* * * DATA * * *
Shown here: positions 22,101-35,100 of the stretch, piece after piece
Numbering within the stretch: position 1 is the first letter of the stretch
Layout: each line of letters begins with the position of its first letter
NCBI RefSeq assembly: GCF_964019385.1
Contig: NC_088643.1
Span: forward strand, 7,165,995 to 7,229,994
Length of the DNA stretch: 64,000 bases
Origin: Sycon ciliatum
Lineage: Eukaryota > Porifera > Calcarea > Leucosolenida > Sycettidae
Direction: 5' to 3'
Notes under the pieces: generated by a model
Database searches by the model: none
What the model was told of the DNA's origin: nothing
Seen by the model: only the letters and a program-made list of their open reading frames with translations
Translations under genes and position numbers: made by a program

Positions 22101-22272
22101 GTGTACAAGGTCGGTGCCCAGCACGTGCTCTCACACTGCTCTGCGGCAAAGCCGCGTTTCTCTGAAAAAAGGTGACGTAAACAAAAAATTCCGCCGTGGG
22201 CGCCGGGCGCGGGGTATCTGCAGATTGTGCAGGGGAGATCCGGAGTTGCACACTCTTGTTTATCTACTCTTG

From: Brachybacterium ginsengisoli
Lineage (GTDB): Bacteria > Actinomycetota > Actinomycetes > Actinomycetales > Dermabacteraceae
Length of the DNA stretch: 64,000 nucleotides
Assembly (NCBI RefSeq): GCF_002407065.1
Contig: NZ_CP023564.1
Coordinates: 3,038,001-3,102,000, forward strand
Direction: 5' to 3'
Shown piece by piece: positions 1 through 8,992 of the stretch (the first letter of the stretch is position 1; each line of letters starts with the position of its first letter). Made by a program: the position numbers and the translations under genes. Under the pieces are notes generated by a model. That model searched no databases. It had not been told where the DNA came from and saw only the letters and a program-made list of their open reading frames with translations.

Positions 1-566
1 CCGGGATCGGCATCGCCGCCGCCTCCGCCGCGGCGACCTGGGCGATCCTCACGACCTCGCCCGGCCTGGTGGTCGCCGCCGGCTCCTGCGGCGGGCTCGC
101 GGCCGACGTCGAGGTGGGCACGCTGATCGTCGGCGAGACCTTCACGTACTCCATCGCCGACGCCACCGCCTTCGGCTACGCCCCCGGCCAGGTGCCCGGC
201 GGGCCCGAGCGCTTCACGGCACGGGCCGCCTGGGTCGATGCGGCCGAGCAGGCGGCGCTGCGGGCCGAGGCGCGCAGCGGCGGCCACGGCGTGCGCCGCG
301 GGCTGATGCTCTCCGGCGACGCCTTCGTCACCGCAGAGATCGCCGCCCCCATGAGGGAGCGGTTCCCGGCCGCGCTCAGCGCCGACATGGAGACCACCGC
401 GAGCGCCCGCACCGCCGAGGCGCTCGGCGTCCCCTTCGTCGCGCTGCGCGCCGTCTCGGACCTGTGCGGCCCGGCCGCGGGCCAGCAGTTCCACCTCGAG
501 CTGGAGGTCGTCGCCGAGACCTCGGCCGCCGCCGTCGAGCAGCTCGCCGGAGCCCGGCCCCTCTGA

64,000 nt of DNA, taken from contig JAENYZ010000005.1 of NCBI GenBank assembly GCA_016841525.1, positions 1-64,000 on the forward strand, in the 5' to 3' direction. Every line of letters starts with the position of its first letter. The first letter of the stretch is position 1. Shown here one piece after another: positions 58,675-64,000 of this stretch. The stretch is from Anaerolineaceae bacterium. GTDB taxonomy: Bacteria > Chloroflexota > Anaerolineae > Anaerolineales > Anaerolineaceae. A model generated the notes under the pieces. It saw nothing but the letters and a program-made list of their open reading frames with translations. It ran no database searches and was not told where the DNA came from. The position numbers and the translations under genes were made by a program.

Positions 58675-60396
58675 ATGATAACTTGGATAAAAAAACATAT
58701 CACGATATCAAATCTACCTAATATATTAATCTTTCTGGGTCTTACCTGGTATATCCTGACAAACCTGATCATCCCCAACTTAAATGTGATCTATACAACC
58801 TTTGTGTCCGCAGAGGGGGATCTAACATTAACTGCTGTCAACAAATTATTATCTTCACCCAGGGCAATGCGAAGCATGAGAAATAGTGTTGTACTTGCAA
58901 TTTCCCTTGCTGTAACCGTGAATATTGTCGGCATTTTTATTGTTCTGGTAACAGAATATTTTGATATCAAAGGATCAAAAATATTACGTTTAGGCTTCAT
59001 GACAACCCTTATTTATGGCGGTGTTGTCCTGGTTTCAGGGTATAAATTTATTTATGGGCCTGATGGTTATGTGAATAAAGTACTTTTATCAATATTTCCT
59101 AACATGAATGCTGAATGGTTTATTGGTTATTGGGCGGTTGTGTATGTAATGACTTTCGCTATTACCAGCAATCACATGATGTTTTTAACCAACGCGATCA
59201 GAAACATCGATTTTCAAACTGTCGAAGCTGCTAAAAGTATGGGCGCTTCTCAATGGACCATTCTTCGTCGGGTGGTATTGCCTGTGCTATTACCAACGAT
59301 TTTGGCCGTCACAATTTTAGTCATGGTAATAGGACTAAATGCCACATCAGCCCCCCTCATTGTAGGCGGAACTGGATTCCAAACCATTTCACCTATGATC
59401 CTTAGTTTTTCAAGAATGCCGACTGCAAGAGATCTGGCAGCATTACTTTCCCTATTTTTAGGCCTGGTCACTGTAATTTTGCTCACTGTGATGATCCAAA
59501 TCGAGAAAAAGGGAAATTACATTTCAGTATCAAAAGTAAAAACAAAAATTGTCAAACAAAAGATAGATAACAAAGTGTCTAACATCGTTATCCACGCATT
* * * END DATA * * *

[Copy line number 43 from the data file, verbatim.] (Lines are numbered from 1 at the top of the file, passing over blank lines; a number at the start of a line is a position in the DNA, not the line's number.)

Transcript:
59301 TTTGGCCGTCACAATTTTAGTCATGGTAATAGGACTAAATGCCACATCAGCCCCCCTCATTGTAGGCGGAACTGGATTCCAAACCATTTCACCTATGATC